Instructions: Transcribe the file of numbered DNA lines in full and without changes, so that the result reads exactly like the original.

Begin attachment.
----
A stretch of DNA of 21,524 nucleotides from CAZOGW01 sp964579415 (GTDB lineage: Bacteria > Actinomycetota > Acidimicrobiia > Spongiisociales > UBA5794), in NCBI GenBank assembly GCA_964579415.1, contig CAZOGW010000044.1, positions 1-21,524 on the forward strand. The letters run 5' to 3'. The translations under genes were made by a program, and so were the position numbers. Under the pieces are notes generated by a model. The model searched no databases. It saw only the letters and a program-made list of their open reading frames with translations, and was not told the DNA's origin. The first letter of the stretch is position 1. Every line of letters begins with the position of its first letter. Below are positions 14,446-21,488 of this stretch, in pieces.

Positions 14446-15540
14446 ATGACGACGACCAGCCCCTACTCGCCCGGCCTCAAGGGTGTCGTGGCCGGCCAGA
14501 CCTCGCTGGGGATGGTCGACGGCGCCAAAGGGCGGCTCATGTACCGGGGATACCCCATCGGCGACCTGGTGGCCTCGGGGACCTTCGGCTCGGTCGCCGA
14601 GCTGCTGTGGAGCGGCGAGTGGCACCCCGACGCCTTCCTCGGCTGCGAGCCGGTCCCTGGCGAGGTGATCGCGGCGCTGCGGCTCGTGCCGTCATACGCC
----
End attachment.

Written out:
A stretch of DNA of 21,524 nucleotides from CAZOGW01 sp964579415 (GTDB lineage: Bacteria > Actinomycetota > Acidimicrobiia > Spongiisociales > UBA5794), in NCBI GenBank assembly GCA_964579415.1, contig CAZOGW010000044.1, positions 1-21,524 on the forward strand. The letters run 5' to 3'. The translations under genes were made by a program, and so were the position numbers. Under the pieces are notes generated by a model. The model searched no databases. It saw only the letters and a program-made list of their open reading frames with translations, and was not told the DNA's origin. The first letter of the stretch is position 1. Every line of letters begins with the position of its first letter. Below are positions 14,446-21,488 of this stretch, in pieces.

Positions 14446-15540
14446 ATGACGACGACCAGCCCCTACTCGCCCGGCCTCAAGGGTGTCGTGGCCGGCCAGA
14501 CCTCGCTGGGGATGGTCGACGGCGCCAAAGGGCGGCTCATGTACCGGGGATACCCCATCGGCGACCTGGTGGCCTCGGGGACCTTCGGCTCGGTCGCCGA
14601 GCTGCTGTGGAGCGGCGAGTGGCACCCCGACGCCTTCCTCGGCTGCGAGCCGGTCCCTGGCGAGGTGATCGCGGCGCTGCGGCTCGTGCCGTCATACGCC